When speaking with business owners, there’s one topic that never fails to get people fired up: how much help they had when starting their business.
Opinions on mentoring and what it means are fiercely held and regularly contested.
So in Australia’s SME landscape, how are business owners actually seeking out the advice they need?
Some entrepreneurs say they haven’t been able to secure mentorship because the kinds of people they’d like advice from– often people in similar circumstances but further along their career paths – simply don’t seem to be available.
This is something female business owners have been telling SmartCompany on a weekly basis.
Several business founders say they’ve never had a female mentor despite now running projects that champion that cause.
But what constitutes a useful mentorship or knowledge sharing arrangement, and how do SME owners secure one?
Here are four approaches currently in action.
The professional network
One way to get better acquainted with people who can help your business flourish is to widen the net as far as possible, which is where industry and cross-sector professional networks come in.
In industries like hospitality, where the Females in Food network launched last month, this involves a paid membership model where those in need of professional feedback and guidance can draw on others who’ve done it all before.
“I don’t think women in the industry are very good at saying yes and being seen,” Females in Food founder Chelsea Ford told SmartCompany last month.
The appeal of professional organisations or short bursts or cross-sector professional development, like the Vital Voices program run with Bank of America, is the transfer of business knowledge without getting bogged down in the details of the business that aren’t helpful.
It brings, it seems, a kind of perspective.
“The biggest thing is the people that the mentor introduces you to – then that expertise that happens much more quickly,” Aden + Anais founder Raegan Moya-Jones says of her involvement in this kind of mentoring.
What about when you can find plenty of people to help you grow, but there are key questions about your industry that need answering?
Group programs a more collaborative way to get across key situations and contexts that are important in your work.
The Australian services sector has its own “self mentoring” program where members of the industry can meet up to discuss particular topics, like “Speed dating through free trade agreements”, with an expert to guide the discussion.
Whether you want to speed date your way through key economic policy or not, the reality is that many SME owners need assistance getting across global contexts, says Australian Services Roundtable chief executive Alina Bain.
“They see this stuff in the news all the time – what we need to do is make that relevant to them,” Bain says.
Across a sector, these types of programs can also highlight what other professionals can teach you about running your business, even if they’re not in exactly the same game.
The self-mentoring program brings together people in areas like financial services, IT and transport.
“There are so many things that these [service sector members] have in common – growing their workforce, maintaining qualified staff, bringing together a team,” Bain says.
The structured program
Some professionals who have spent time in the world of big corporates have a hunch as to why businesses fail to deliver professional development programs for themselves and their employees: time.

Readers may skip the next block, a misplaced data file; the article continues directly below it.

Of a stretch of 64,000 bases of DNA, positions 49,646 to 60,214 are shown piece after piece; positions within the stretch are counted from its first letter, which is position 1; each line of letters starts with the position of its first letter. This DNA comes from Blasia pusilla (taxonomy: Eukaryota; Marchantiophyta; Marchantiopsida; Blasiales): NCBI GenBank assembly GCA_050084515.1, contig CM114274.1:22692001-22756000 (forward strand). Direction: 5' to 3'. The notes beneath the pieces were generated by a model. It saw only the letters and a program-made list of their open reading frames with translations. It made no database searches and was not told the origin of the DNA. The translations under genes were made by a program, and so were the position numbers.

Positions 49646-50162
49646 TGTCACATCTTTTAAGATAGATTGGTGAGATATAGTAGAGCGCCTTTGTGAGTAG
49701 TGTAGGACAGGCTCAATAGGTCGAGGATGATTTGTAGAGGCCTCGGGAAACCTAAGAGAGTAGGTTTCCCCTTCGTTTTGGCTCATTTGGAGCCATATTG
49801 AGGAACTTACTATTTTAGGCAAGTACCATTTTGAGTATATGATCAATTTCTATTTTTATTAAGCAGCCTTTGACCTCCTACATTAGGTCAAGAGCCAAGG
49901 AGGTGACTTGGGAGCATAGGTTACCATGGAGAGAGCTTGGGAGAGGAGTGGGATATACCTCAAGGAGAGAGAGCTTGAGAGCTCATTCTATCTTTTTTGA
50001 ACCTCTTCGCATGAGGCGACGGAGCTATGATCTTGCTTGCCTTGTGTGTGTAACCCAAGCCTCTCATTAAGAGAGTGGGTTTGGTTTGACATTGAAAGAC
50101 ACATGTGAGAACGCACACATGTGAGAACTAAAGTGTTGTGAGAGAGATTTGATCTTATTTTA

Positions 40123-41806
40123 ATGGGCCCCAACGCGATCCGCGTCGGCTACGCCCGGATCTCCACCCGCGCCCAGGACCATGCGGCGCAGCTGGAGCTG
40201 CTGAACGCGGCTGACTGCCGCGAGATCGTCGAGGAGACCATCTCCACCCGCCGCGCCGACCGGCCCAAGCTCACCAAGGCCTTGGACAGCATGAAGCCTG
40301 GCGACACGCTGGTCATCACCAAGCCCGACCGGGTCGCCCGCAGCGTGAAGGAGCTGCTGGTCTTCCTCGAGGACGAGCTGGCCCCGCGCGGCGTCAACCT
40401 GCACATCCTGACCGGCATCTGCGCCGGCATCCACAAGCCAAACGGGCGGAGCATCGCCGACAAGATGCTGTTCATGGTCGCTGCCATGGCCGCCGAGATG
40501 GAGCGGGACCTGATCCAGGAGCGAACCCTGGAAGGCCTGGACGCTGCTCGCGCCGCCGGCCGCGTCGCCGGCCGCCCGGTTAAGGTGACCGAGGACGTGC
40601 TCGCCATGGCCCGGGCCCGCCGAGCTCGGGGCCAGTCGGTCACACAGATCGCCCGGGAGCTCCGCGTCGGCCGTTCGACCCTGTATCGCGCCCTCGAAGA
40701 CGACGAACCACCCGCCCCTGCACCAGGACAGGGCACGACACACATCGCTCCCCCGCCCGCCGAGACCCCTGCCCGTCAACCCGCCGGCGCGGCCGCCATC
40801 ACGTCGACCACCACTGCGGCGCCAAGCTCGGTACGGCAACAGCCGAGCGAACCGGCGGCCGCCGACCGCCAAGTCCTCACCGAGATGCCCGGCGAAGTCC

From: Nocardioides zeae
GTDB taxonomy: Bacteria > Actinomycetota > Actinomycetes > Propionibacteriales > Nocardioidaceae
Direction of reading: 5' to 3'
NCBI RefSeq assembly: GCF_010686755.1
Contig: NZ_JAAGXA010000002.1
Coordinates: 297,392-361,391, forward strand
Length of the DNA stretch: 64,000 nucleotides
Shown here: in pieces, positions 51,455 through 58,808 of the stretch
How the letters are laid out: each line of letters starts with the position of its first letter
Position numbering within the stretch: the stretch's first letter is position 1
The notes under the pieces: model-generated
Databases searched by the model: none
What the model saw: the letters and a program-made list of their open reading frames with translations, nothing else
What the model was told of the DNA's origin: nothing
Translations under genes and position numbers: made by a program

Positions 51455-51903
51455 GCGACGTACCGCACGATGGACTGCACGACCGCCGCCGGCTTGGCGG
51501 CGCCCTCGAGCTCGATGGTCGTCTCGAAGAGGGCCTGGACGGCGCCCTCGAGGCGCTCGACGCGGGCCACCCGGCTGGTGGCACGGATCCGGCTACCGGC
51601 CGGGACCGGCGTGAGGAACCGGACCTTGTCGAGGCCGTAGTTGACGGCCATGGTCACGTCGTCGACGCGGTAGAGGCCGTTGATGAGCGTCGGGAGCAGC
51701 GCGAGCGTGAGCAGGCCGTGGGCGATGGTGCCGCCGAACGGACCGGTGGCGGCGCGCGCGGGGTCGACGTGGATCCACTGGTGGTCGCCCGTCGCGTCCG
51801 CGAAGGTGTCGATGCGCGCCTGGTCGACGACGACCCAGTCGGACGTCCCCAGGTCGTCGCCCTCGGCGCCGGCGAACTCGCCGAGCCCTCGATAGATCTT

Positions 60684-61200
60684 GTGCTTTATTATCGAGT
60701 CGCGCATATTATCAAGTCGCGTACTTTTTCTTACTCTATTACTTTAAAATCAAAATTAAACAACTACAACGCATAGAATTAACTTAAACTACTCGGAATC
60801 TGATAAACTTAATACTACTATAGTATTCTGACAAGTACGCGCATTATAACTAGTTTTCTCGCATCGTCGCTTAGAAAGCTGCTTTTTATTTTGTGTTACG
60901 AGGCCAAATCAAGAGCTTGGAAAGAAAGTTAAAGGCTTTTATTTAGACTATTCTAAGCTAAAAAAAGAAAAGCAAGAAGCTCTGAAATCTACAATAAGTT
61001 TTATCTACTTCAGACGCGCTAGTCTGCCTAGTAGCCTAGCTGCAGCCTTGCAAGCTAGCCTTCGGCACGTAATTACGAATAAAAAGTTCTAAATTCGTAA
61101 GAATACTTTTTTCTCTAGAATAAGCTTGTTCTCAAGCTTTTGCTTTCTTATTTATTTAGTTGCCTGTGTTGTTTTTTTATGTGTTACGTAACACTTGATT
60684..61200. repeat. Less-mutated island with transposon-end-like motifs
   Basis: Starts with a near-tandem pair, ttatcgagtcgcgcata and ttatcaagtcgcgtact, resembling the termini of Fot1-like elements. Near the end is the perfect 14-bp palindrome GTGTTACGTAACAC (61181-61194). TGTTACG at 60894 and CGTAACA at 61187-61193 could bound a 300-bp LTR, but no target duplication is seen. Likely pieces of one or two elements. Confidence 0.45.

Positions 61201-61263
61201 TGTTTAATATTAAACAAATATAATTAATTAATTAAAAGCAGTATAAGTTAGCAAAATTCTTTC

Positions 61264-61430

“Millennials are going to make up 50% of the workforce in five years,” says Mentorloop founder Heidi Holmes, and because of the rapid pace of IT, “knowledge isn’t sitting in a hierarchy anymore”.
Holmes exited the corporate world and started her first business in 2011, but found the startup world can actually be quite lonely for first time entrepreneurs.
On top of that, larger organisations seemed to be hassled by the paperwork involved in actually matching candidates to help each other develop professionally.
Holmes’ business Mentorloop aims to take away the paperwork and do the admin of matching and tracking candidates – and while this works for formal mentor programs, they don’t have to be time and contact intensive to be useful.
“It could be that you have a regular call, but you might have these other people that you just connect with every few months,” Holmes says.
Instead, the focus is on building up a few points of contact for advice and assistance along the line.
“It’s space for those five quality connections that can change your career or your life going forward,” she says.
The cold call
This is a particularly divisive approach because not all entrepreneurs feel comfortable doing it – but rather than jumping into a company-wide project or professional network, several entrepreneurs have told SmartCompany they found their most helpful supporters by accident – or just by asking for help.
“I don’t think it’s hard to find mentors, I think it’s hard to get off your arse and find mentors,” says Mike Pritchett, co-founder of video production operation Shootsta.
Pritchett’s a big believer in picking up the phone, and when he’s sought out the advice of a business owner he doesn’t know, “nine times out of ten, the response has been ‘call me any time you need’,” he says.
Raegan Moya-Jones now champions structured professional development programs, but when building up her children’s clothing retail brand, she never had any formal mentor relationships – rather, she came across people naturally in the course of building up her multimillion-dollar business.
“I had people I came across who were instrumental in becoming a better leader,” she told SmartCompany last month.
“But in the classic sense, I didn’t really have any [mentors].”
This article was originally published on SmartCompany.